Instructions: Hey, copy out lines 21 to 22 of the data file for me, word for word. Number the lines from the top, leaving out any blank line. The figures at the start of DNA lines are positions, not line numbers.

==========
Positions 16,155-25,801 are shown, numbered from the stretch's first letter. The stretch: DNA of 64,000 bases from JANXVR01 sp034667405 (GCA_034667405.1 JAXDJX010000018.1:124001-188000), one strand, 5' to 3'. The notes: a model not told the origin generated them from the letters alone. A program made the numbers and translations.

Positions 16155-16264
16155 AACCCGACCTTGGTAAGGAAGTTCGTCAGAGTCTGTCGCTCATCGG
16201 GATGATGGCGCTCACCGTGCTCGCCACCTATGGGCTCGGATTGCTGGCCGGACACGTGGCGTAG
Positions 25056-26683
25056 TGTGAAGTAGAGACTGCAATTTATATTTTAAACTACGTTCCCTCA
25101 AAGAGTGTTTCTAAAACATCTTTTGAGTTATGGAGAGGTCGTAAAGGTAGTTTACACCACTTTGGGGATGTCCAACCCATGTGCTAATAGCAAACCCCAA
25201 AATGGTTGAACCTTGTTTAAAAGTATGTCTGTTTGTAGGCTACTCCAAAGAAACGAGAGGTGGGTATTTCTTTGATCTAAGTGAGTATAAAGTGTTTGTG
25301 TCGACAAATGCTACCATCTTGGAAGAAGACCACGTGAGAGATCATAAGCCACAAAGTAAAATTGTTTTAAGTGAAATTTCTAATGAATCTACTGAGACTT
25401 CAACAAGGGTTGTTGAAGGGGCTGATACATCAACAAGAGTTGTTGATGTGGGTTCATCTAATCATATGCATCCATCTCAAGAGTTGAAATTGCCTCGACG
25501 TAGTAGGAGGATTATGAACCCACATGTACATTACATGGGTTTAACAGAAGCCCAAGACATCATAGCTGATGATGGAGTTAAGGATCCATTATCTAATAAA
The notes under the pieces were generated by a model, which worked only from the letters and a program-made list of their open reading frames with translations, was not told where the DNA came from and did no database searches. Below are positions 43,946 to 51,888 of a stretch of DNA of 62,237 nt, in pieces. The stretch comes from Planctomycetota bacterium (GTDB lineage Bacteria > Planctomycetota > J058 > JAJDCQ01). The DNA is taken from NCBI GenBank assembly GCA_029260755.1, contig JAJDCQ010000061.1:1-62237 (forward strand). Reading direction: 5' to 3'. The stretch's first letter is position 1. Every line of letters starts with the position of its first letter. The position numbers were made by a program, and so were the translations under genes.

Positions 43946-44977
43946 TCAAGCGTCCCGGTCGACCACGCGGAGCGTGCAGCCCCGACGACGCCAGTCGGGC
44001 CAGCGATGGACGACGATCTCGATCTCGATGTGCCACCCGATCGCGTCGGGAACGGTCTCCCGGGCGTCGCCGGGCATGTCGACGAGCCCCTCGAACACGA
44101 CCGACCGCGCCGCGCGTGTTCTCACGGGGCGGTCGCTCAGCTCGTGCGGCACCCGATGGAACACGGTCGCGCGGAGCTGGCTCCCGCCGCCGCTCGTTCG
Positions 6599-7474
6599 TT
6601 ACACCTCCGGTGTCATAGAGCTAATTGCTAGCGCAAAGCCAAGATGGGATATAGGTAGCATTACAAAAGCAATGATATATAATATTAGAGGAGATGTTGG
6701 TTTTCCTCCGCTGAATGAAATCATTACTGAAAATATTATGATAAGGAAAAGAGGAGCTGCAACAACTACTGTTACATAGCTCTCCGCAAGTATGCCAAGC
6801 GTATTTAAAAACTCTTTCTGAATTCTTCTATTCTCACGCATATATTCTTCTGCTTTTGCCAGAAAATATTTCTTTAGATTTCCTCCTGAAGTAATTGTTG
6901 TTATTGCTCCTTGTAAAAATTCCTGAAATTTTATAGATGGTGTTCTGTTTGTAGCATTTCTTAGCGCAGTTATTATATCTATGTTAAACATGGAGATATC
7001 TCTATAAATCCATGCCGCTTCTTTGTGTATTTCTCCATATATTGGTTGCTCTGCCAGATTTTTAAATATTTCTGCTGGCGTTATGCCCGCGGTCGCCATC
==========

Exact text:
6801 GTATTTAAAAACTCTTTCTGAATTCTTCTATTCTCACGCATATATTCTTCTGCTTTTGCCAGAAAATATTTCTTTAGATTTCCTCCTGAAGTAATTGTTG
6901 TTATTGCTCCTTGTAAAAATTCCTGAAATTTTATAGATGGTGTTCTGTTTGTAGCATTTCTTAGCGCAGTTATTATATCTATGTTAAACATGGAGATATC